PQ found there is no future in living in the past

The political obituary of the separatist movement has been written many times before. No less an expert than Pierre Trudeau once proclaimed separatism to be dead and buried, only to see it rise up and nearly ruin the country not once, but twice.

It’s very risky to read the last rites for an idea, for a dream, or for a movement. But this time, with the Parti Quebecois utterly devastated in an election they called on issues of their choosing, we can safely say that separatism is no longer a threat to the dominion.

How did this happen?

Well, I am not an expert on the political climate of Quebec. Hell, I’m not an expert on anything (except perhaps old episodes of The Simpsons, up to about season 10), but that has never stopped me from commenting before. But it seems to me that the PQ’s time has passed it by. Quebec has evolved, and the PQ has not.

The PQ was formed with one purpose in mind — a separate Quebec. It’s right there as Article 1 in its party program. When the PQ was formed in 1968, Quebec was a different province, and Canada a different country. English was the language of commerce, the language of the ruling elite. French was subjugated, despite being the language of choice of the vast majority of the population.

That is no longer the case, ironically in large part thanks to PQ governments. Today’s younger voters, and certainly the immigrant population, know nothing of the bad old days. The October Crisis of 1970, when the separatist movement took and ominous, violent turn (that found a fair level of support amongst the college aged crowd at the time), might as well be the Plains of Abraham to anyone under 40 in Quebec.

But the PQ holds grudges based on grievances that no longer exist. French is the dominant language in the province, in no immediate or even long-term danger of disappearing. Quebec has an arts and culture community that puts all of the rest of Canada to shame. Quebecers are also savvy enough to know that they get way more, economically, out of Canada than they put into it.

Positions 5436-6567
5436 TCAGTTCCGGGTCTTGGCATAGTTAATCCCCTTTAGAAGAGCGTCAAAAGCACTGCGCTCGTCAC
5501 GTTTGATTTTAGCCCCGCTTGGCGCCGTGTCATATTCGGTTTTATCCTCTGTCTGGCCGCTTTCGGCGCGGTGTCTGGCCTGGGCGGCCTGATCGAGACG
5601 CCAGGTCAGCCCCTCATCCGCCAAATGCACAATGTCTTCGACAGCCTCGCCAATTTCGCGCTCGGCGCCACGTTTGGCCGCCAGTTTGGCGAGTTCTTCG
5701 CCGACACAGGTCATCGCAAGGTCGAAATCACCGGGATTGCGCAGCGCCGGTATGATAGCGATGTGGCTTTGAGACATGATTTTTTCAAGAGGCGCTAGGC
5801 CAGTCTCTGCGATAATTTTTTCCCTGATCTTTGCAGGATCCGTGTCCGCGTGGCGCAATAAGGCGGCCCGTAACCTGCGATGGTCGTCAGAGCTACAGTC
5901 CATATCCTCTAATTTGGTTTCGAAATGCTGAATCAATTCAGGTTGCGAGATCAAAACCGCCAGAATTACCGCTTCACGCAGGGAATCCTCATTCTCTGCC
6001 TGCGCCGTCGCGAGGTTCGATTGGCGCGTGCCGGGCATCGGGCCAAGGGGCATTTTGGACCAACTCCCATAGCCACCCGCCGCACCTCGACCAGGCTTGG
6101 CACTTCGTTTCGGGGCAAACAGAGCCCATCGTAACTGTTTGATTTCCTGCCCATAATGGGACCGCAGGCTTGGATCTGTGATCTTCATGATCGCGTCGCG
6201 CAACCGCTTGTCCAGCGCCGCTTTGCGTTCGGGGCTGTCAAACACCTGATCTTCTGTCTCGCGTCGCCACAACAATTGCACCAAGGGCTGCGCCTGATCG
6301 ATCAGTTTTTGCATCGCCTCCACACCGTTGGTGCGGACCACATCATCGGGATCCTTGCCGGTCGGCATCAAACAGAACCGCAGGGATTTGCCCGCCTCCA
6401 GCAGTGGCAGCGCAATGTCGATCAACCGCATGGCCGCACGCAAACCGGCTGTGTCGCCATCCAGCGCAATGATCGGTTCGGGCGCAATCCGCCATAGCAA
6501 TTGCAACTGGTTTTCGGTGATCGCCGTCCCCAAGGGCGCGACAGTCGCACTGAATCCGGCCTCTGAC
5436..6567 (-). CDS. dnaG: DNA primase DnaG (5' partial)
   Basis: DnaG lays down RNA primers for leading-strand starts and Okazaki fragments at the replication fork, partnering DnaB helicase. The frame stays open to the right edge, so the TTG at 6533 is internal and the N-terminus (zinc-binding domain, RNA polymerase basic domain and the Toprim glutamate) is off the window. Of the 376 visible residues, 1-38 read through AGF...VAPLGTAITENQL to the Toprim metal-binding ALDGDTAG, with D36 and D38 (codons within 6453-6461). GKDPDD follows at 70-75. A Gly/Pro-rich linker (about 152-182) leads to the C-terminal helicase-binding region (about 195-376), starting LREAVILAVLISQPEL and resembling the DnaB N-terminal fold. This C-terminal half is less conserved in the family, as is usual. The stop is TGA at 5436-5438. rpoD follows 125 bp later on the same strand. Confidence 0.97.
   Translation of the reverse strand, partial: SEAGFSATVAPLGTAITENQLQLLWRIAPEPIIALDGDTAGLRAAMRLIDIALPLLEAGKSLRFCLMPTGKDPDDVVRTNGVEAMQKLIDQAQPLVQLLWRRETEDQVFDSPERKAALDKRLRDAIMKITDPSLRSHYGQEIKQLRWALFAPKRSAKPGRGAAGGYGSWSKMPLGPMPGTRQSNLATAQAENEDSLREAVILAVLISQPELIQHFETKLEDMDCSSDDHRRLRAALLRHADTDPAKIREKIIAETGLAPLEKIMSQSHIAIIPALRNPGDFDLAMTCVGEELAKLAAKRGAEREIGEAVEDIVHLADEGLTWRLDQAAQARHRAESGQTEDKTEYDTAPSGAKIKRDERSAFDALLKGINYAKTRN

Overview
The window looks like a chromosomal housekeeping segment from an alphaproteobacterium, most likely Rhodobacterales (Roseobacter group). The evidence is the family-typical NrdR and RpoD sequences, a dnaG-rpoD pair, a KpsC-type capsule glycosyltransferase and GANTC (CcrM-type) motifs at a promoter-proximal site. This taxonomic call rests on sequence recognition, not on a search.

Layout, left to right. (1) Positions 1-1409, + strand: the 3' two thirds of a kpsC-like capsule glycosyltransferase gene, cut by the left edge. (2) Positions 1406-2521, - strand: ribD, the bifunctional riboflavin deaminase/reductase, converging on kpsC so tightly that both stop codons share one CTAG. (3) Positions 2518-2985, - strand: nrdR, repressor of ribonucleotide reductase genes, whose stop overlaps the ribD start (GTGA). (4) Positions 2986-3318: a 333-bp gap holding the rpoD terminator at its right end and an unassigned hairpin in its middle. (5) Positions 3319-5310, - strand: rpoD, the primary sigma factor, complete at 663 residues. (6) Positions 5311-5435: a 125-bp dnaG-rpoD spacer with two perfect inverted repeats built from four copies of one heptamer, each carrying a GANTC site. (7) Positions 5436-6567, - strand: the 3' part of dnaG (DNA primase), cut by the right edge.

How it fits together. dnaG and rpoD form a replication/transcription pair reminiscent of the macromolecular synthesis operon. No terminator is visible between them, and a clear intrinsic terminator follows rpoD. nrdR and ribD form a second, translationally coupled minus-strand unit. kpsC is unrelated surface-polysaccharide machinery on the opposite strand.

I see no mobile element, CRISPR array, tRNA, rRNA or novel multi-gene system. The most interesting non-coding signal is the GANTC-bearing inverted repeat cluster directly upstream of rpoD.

In short, they’ve got it good. Quebec is, for all intents and purposes, a nation within a nation. The real concerns of Quebecers are the same concerns of all Canadians — the economy, health care, infrastructure, that boring stuff that makes up government. The savvy Quebec voter (voter turnout was about 70 per cent, a terrific number) knows that separatism, either real or simply a threat, is economically ruinous and painfully divisive.

The PQ is living in the past, holding onto a dream that holds less and less appeal to Quebecers with each passing year. There are no positives to be found for the PQ from the election result. Their time has passed, and the only way they can hope to return to power is to move separatism from Article 1 to the appendix.

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One thought on “PQ found there is no future in living in the past

  1. Et j’imagine que les demandes traditionnelles du Québec depuis 150 ans sont à oubliées ?!!? Un livre d’histoire et une mise à jour sur la politique vous serait bénéfique. Et merci à tous ces péquistes pour être les seuls a vous être levés pour les Francos dans un Canada qui était raciste et xénophobe à tout les paliers (W.A.S.P.). J’ai hâte de voir la belle ouverture “Canadian” ….mdr!!

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